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ANC Workshop Talk: Yichuan Zhang and Richard Shillcock, Chair: David Reichert

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  • ANC Workshop Talk
When Apr 17, 2012
from 11:00 AM to 12:00 PM
Where IF 4.31/4.33
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Yichuan Zhang

Markov chain Monte Carlo (MCMC) methods are powerful tools for inference on state-of-the-art machine learning models. The gradient of probability density function is used in advanced MCMC methods, like Hamiltonian Monte Carlo (HMC). However, only using local gradient usually cannot help the sampler move to the far side of the sampling space when the target distribution is complex. In high-dimensional space, MCMC sampler may also suffer from local random walk. I'm going to talk about my previous work on quasi-Newton Markov chain Monte Carlo. In this work, we found that the performance of HMC methods can be improved by combining multiple gradient at previous samples. I will also talk about my recent work on a new geometric perspective of MCMC methods and how it can be used to draw samples efficiently in high dimensions.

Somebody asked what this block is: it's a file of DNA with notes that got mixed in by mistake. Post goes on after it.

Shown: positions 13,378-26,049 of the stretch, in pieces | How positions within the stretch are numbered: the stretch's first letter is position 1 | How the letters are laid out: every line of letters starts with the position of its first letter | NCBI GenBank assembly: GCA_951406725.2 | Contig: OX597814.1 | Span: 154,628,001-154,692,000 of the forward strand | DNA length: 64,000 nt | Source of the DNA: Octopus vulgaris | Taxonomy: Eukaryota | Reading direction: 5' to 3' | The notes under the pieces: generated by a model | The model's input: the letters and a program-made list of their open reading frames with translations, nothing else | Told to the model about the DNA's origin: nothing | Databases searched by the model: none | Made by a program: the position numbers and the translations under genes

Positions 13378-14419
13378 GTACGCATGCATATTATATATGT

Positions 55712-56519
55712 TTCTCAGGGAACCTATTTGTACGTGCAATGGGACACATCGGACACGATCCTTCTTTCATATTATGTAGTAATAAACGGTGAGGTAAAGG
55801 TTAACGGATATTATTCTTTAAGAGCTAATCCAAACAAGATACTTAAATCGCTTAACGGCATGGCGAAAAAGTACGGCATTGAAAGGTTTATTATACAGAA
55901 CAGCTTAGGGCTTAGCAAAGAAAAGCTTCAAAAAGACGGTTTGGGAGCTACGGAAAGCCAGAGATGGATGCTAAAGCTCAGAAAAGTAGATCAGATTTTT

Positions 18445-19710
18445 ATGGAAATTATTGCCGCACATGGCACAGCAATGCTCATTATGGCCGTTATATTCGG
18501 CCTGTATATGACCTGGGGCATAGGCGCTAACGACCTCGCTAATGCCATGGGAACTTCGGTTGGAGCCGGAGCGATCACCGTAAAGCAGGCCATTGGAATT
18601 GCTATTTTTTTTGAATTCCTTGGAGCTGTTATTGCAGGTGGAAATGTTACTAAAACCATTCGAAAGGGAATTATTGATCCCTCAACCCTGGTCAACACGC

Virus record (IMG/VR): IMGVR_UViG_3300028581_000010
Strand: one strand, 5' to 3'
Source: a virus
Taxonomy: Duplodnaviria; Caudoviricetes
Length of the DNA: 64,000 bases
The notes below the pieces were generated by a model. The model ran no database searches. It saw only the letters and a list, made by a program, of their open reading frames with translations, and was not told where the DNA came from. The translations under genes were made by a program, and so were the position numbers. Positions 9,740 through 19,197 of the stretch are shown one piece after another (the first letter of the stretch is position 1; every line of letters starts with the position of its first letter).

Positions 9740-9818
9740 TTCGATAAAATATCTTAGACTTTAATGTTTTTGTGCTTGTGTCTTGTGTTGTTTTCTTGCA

Richard Shillcock

Isolated word recognition: reconciling visual information, visual pathways, hemispheres, sex and relative handedness of the reader

I will discuss new data from a novel haploscopic means of presenting single brief words for identification.  This technique reveals a complex interaction of the visual information structure of the word with the processing implications of the anatomy of the visual pathways and cortex, showing interactions with the visual pathways, the cerebral hemispheres, the sex and the relative handedness of the reader.  These interactions are interpretable in terms of the goodness of the pathways from retina to cortex, the coding preferences of the respective hemispheres, and the relative preference for single-hemisphere over bihemispheric processing.  Reading even a single word emerges as a complex process intimately dependent upon the visual and cortical anatomy of the reader. The critical factor affecting all of these processes is the relative positioning of the fixation points of the right and left eye with respect to the plane of the text.